Mobile Doc Jim Andersen Takes His Shingle to His Patients with An Office on Wheels
updated 05/23/1983 AT 01:00 AM EDT
•originally published 05/23/1983 AT 01:00 AM EDT
Dr. Andersen, driving into retirement communities like Sunshine City (pop. 1,000) and Hacienda Village (pop. 60), is a welcome sight for his mostly elderly patients. And his prices—$21 per visit for adults and $16 for children—are about two-thirds of the prevailing office fees in south Florida. The doc keeps his overhead low. "I found the trailer for $6,000 and the truck for much less. Counting the equipment I bought, I was in business for $13,000." Some of his medical colleagues object to his revolutionary approach. "They said the concept wouldn't work financially. They're wrong."
Covering the same route each week and servicing five communities, the doctor begins office hours Tuesday at 9 a.m., pulling into his first stop, Park City, and plugging into the electrical system. With the help of nurse Eileen Barney and medical assistant Lil Robinson, he opens the door of the trailer, sets up a sturdy aluminum ladder, and lets his patients in. Often they keep coming till 11 p.m. His co-workers' only complaint is that their boss takes so much time with each patient. The patients have no complaints.
Andersen thinks talking is just as important as the medicine. "If a patient is always tired, it's only when the doctor takes time to talk that he can find the cause. The most common causes of fatigue are anxiety and depression."
He is no stranger to either. Born in Cleveland, where his father is in real estate, he graduated from Ohio State medical school in 1972 with lofty ideals. But after finishing his residency in family medicine at Miami's Jackson Memorial Hospital in 1975, he found himself in doubt as to his career prospects. "I had this urge to make money," Andersen recalls. "One way was to sign on as a salaried associate with an established office of doctors and save to buy my way into the firm." His experience demoralized him. One doctor offered a tricky, fine-print contract; another finished a fifth of brandy on his daily rounds.
Andersen was so discouraged he dropped out of medicine, bought a 45-foot sailboat, and chartered it for living expenses. But medicine was always on his mind. He remembered a mobile coronary care unit he had worked with at Ohio State. The unit visited poor neighborhoods. Applying the same theory to mobile trailer homes, he took the money from his sailing earnings and set himself up in business. He was a laughingstock in medical circles when he started in September 1977. But his success with more than 2,000 patients has silenced the critics. "Last October the American Academy of Family Physicians sent back my proposed paper on mobile medicine with a form letter," he reports. "Now they're asking me to write the same paper and make a personal appearance." In January Andersen was appointed clinical assistant professor of family medicine of the University of Miami Medical School. Says the chairman of the department, Dr. Lynn Carmichael: "We endorse his innovative system. He's out there where he's needed."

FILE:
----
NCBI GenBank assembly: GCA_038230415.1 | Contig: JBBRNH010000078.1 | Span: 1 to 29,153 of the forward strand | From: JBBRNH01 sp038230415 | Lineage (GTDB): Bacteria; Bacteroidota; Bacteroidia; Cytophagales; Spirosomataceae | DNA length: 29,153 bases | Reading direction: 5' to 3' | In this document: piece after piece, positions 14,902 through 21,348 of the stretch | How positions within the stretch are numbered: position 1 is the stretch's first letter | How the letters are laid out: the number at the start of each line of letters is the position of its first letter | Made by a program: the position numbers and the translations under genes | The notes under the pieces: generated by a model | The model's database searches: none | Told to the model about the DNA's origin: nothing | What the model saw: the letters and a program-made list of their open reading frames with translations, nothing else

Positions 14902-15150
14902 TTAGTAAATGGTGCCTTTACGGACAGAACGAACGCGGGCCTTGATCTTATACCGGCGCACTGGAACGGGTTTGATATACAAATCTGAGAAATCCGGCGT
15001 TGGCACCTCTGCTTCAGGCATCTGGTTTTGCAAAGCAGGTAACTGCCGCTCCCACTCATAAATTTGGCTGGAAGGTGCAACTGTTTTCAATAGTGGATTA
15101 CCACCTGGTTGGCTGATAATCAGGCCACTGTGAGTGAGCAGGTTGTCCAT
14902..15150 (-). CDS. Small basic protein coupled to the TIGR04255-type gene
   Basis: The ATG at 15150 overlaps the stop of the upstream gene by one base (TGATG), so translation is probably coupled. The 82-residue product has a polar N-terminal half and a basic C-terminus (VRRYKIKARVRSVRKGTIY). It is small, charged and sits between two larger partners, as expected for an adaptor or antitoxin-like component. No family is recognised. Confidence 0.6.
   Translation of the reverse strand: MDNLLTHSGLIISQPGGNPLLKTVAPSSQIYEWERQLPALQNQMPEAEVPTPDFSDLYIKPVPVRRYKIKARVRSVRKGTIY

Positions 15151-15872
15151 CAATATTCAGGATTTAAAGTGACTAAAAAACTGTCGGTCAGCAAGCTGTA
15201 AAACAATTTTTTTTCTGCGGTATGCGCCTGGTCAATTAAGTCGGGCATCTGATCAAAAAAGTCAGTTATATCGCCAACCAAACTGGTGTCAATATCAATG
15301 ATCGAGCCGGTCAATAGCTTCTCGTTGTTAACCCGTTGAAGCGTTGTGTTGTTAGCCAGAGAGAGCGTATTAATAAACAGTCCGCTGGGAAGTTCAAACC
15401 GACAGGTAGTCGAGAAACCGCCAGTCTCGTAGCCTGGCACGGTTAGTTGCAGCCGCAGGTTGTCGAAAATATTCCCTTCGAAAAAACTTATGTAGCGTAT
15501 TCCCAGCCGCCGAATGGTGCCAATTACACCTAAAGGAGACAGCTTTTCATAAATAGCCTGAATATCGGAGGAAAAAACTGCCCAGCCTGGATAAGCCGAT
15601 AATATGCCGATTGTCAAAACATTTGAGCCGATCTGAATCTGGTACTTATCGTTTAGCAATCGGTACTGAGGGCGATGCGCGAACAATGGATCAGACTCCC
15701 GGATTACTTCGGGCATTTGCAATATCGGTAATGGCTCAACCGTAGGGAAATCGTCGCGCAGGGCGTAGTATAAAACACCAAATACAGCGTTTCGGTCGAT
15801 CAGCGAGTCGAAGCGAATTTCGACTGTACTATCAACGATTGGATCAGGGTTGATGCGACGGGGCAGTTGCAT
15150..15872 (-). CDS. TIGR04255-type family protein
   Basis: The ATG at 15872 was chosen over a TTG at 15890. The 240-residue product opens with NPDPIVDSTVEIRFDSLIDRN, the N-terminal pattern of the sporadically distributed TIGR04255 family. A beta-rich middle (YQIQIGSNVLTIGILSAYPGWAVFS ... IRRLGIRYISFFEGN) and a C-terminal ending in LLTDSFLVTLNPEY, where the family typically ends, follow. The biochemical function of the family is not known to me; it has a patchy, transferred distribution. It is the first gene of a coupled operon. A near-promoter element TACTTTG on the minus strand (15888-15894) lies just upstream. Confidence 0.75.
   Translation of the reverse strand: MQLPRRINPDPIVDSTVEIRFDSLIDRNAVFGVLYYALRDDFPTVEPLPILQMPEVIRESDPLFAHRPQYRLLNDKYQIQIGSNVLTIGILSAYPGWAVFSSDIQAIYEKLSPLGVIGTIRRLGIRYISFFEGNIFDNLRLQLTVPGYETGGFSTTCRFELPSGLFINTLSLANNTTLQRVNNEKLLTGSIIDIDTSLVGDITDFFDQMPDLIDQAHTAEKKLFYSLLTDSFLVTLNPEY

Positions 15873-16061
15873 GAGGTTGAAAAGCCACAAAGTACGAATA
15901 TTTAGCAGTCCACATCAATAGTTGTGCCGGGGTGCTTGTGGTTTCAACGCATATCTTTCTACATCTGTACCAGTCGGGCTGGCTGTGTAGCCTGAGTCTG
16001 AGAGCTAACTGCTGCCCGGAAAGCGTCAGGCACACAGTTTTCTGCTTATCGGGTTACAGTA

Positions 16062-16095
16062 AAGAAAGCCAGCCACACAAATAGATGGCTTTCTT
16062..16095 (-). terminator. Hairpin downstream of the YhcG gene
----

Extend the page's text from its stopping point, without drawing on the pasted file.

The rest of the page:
Today Dr. Andersen is enjoying the fruits of his labors. He recently bought a two-bedroom condo in Fort Lauderdale, where he docks his new boat, a 35-foot Chesapeake skipjack. Recently he bought a sturdier 45-foot trailer rebuilt by a patient. A bachelor ("Marriage has never been a driving force in my life"), Andersen spends his nonmedical hours on his boat, on his bicycle and in reading, especially World War II histories.
He's satisfied with his current income. Last year he grossed $72,000. Nurse Barney, just retired, says that "after he's paid his income tax, his help, supplies, lab, etc., I figure he makes what a schoolteacher does. But he's happy."